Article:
Richard Florida is a co-founder and editor at large of CityLab and a senior editor at The Atlantic. He is a university professor in the University of Toronto’s School of Cities and Rotman School of Management, and a distinguished fellow at New York University’s Schack Institute of Real Estate and visiting fellow at Florida International University.
New York City is well positioned to overtake Silicon Valley as the country's tech innovation leader
For decades, high-technology start-ups followed the Silicon Valley nerdistan model of suburban industrial park development. But growing evidence suggests a more urban tilt may be emerging.
The New York Times over the weekend posted this great map showing the location of more than 400 New York City start-ups (you can get a sense of it below but click through to see the whole thing). As the Times notes, "The vast majority of these companies have landed in Midtown South, within blocks of venture capital investors and veteran start-ups. The area’s affordable rent and popular restaurants and bars are a big draw."
A related story focuses on the Bloomberg administration’s efforts to develop a world-class science and engineering campus on Roosevelt Island or another location, noting that the "city is offering up land and $100 million in capital" and is currently "reviewing seven proposals from 17 universities and research institutions," including Stanford, Cornell, NYU, University of Toronto, and Carnegie Mellon.
Still another Times article questions whether the city is up to the task. It notes Silicon Valley's hegemony in entrepreneurship and the many other places that have tried and failed in their efforts to become the "next Silicon Valley." It quotes Silicon Valley expert AnnaLee Saxenian of the University of California, Berkeley who states: "Regions around the world have tried for decades to replicate the Silicon Valley experience, without success. There are also world-class technical universities all over that don’t generate ongoing commercial innovation and economic growth." Ginia Bellafante, the reporter, concludes that “’New York just doesn’t feel like an engineering town,’ a friend, a native and astute observer of the city’s culture, remarked to me recently. I wanted to disagree, but in truth, I couldn’t.”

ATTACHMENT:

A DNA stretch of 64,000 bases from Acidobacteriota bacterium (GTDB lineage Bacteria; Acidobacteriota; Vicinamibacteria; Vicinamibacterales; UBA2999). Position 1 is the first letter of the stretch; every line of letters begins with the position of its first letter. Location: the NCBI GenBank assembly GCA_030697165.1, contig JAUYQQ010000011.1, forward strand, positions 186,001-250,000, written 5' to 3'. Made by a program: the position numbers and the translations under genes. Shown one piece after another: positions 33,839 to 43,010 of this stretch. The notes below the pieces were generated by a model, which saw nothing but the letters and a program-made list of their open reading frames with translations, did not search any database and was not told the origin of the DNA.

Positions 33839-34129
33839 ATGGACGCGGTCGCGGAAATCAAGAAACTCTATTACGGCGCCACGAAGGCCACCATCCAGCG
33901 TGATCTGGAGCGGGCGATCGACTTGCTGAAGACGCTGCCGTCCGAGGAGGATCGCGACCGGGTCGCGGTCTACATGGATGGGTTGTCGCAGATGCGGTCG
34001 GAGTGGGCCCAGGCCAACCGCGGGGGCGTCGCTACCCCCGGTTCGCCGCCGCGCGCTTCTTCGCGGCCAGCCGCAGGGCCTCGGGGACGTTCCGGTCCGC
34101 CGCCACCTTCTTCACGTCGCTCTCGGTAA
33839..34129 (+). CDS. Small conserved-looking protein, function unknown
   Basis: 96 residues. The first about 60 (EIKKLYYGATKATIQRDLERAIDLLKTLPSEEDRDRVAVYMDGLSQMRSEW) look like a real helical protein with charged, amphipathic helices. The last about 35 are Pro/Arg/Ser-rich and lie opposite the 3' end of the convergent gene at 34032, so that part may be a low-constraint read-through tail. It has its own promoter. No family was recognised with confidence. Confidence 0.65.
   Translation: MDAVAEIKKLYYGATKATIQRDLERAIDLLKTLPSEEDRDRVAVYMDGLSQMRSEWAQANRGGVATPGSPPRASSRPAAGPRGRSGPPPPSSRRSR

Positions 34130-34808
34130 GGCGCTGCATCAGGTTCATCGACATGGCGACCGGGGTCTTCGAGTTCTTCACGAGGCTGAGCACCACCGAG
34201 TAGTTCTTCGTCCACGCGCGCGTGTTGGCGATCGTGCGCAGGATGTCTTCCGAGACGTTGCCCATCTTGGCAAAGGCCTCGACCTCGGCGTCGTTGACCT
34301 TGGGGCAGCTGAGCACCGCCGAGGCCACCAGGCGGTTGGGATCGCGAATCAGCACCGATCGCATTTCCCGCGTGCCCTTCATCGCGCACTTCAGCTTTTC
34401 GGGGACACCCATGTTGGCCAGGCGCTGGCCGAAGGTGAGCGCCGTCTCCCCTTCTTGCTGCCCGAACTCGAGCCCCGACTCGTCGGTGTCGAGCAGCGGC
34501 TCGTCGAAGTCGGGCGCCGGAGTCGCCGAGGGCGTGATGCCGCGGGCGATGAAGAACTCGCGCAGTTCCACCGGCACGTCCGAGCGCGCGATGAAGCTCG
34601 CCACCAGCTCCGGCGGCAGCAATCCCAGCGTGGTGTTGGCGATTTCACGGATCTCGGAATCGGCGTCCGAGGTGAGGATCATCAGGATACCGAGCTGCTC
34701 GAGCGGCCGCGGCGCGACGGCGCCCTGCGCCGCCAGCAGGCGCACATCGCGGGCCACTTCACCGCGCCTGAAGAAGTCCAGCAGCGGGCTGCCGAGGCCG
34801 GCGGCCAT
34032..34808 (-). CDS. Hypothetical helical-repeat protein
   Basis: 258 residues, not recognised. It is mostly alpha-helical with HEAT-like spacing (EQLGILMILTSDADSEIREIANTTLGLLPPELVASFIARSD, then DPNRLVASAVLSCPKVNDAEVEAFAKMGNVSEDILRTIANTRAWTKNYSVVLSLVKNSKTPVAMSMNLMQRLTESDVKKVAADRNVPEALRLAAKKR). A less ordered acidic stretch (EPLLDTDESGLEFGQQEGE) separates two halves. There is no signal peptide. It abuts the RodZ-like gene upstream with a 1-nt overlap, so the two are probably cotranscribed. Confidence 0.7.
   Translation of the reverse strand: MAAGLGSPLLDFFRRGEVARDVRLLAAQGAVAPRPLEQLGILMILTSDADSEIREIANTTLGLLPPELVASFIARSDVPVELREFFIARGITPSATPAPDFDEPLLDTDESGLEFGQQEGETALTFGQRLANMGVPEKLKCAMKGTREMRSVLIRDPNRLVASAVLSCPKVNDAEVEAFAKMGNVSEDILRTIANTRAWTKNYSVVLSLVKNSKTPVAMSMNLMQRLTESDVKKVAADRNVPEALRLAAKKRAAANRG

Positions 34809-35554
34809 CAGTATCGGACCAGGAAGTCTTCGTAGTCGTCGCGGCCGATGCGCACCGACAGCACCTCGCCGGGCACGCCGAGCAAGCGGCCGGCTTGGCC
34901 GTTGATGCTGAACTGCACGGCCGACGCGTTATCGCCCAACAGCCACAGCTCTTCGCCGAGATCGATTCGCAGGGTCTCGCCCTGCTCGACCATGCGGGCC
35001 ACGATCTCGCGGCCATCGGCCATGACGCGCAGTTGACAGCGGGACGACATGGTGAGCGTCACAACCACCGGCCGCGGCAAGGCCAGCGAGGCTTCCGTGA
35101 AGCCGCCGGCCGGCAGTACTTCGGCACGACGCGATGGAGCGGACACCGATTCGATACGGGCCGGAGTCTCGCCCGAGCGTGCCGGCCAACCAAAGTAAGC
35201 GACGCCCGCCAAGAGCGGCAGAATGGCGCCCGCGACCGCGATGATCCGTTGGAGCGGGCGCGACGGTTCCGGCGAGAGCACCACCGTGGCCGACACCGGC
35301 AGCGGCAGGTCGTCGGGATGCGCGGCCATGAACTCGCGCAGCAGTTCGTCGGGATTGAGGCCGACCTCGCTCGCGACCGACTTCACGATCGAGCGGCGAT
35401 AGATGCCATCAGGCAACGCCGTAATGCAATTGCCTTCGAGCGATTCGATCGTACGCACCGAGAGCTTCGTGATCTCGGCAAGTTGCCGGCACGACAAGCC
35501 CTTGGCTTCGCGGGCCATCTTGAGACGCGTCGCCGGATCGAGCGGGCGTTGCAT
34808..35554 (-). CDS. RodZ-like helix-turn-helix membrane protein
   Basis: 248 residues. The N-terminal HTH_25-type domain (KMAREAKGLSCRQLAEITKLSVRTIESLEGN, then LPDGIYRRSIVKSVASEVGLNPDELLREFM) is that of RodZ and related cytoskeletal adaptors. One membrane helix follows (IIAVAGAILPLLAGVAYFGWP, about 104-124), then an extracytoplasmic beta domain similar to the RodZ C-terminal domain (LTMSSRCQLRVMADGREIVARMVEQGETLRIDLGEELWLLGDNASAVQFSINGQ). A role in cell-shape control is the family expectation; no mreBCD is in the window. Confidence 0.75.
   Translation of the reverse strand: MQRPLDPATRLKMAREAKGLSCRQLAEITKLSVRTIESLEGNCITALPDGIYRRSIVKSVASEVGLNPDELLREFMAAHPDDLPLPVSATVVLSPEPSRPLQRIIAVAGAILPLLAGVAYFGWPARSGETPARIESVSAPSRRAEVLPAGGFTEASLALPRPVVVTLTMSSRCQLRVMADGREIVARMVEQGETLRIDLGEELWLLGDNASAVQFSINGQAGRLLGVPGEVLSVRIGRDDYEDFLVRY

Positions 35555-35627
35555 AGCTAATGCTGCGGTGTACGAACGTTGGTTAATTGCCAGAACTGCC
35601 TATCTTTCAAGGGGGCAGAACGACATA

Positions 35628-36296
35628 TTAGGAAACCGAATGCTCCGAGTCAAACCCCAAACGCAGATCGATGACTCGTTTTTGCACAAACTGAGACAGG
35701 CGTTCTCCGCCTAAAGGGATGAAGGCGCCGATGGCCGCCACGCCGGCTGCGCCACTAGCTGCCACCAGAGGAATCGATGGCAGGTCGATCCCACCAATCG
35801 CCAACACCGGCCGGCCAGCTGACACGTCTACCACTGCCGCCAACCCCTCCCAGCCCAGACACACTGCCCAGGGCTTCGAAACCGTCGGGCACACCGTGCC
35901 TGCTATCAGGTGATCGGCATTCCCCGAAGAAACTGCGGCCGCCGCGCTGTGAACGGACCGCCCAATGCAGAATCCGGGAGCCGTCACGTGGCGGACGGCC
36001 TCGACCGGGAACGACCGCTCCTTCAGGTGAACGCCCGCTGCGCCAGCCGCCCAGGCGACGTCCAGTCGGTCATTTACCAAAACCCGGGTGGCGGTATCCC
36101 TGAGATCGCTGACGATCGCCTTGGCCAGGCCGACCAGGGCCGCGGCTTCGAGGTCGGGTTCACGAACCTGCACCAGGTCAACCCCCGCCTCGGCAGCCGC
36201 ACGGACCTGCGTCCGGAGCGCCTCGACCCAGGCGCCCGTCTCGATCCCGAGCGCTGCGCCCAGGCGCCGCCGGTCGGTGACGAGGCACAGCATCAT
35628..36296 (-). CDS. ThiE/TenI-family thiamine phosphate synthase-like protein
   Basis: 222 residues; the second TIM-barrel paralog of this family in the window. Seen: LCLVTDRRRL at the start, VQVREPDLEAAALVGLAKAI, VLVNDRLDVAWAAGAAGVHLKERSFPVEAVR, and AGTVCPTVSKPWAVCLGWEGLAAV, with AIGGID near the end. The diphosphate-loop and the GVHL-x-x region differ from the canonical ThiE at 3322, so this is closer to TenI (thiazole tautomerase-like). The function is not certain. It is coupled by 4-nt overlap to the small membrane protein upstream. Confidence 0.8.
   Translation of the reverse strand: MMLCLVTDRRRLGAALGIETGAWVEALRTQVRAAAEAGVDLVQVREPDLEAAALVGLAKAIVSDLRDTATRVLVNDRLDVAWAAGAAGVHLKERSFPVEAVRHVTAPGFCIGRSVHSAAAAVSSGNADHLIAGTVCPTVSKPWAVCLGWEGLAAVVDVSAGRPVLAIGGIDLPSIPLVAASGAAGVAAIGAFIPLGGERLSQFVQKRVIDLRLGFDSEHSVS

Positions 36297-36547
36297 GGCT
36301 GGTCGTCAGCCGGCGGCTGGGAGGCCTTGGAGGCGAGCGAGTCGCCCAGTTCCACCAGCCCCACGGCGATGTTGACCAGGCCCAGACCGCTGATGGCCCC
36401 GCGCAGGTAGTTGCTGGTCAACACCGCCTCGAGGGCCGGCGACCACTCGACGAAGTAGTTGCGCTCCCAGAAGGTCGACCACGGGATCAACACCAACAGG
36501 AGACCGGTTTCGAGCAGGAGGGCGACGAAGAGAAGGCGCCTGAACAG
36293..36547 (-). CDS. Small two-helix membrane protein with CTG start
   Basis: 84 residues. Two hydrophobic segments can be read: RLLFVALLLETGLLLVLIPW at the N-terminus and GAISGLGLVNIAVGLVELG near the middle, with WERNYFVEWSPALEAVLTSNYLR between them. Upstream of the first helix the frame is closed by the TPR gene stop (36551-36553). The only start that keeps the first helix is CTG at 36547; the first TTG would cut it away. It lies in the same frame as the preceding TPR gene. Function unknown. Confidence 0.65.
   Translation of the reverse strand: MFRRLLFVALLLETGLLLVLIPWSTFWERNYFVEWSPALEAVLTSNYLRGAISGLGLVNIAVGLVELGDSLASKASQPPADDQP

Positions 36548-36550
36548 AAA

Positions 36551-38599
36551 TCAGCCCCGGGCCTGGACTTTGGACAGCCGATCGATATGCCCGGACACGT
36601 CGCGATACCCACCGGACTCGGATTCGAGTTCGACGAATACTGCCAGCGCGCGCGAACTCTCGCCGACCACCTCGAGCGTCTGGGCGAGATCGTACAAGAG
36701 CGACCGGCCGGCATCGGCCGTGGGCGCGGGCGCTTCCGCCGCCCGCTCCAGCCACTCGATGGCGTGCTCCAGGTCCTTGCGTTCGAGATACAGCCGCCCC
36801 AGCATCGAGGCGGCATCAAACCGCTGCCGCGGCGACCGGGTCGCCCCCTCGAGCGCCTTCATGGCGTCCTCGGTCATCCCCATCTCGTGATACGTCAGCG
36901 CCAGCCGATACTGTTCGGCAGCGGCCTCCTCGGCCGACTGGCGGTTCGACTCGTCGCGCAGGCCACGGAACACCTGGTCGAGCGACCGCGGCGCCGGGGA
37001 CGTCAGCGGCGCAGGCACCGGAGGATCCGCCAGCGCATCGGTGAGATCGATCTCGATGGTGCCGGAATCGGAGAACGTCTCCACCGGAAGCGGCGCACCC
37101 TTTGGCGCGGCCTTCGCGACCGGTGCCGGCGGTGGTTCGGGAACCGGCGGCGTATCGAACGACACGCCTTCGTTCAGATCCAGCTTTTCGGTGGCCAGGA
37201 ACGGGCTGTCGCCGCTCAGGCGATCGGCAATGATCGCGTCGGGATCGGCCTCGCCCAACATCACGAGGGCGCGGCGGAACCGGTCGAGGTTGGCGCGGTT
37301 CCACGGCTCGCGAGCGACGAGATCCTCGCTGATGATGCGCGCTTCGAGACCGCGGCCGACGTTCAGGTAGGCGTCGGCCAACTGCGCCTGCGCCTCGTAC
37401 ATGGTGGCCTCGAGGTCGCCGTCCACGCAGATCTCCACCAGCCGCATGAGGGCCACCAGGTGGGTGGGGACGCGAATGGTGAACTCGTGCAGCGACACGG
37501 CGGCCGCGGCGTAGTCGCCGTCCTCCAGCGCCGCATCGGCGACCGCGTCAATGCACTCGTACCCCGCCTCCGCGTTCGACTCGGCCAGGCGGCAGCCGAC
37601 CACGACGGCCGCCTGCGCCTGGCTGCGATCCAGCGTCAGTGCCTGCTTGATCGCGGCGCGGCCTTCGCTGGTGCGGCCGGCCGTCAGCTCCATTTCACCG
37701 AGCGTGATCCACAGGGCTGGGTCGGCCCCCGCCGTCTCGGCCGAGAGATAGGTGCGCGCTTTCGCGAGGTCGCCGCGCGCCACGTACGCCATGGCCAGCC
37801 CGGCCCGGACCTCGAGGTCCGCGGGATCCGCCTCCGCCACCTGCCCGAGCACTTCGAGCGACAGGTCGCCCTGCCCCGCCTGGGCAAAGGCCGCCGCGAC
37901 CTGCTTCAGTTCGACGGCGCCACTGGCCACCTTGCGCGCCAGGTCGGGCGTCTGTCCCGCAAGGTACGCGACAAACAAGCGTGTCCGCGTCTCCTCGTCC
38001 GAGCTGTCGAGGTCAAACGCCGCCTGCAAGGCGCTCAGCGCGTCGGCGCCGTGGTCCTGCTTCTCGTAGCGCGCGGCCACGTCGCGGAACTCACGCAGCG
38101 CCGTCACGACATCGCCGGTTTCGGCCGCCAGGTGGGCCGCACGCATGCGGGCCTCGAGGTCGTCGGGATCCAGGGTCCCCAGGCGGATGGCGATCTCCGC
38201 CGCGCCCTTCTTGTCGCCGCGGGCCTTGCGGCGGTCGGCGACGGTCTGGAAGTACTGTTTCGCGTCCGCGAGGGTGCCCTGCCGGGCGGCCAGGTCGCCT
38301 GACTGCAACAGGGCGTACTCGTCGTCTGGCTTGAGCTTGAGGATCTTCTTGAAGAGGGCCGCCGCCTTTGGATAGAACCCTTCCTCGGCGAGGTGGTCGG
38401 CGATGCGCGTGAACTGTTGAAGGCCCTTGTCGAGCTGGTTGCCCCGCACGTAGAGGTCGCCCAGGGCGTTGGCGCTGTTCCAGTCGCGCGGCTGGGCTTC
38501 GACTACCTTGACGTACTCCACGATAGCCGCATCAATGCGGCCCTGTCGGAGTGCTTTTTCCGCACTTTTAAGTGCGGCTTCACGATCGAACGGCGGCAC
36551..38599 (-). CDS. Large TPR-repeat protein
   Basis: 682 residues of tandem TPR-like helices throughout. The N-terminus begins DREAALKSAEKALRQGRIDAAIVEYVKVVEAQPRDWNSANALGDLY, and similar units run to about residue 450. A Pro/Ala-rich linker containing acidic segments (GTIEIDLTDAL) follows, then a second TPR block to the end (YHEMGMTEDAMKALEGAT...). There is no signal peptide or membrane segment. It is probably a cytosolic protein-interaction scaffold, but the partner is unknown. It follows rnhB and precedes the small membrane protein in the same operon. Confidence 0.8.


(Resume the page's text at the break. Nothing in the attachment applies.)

I don't mean to oversell it, but the timing may be right for New York City's tech move. The question is not just where great universities are located, but where entrepreneurial talent wants to be. Entrepreneurs are highly mobile, as is scientific and technical talent more generally. And there is growing evidence that an increasing share of such talent is growing tired of the nerdistan model and beginning to prefer bigger cities and more urban environments. San Francisco proper has become a growing node of start-up activity. Google has had considerable success in recruiting leading talent to its New York facility. And as the Times’ own map shows, New York is home to more than 400 tech start-ups—in fact, it has surpassed Boston as the nation’s second largest technology hub. As Crain's New York noted this past summer:
A cool $642.2 million in venture capital funding flooded the New York metro area during the second quarter, with more than $416 million going to 48 Internet-based companies, according to a report released by PricewaterhouseCoopers and the National Venture Capital Association. A total of 98 companies in the area received venture capital funding. This is compared to the New England area, where 22 Internet-based companies received $290 million.
Jane Jacobs long ago noted that the diversity, walkability and density of large cities, and particularly New York, were a source of innovation and new business formation. Whether Silicon Valley’s hegemony is in jeopardy or not, there can be little doubt that high-tech has taken on much more of an urban cast in the first decade of the 21st century. A Harvard Business Review article headlined “Back to the City” noted that for a growing number of companies “the suburbs have lost their sheen.” The article cautioned that “businesses that don’t understand and plan for it may suffer in the long run.”
In a 2006 speech, Paul Graham, the Silicon Valley venture capitalist and founder of YCombinator, noted that for all its advantages and power, Silicon Valley has a great weakness. The "paradise Shockley found in 1956 is now one giant parking lot," he noted. "San Francisco and Berkeley are great, but they're 40 miles away. Silicon Valley proper is soul-crushing suburban sprawl. It has fabulous weather, which makes it significantly better than the soul-crushing sprawl of most other American cities. But a competitor that managed to avoid sprawl would have real leverage.” New York City just might be that place.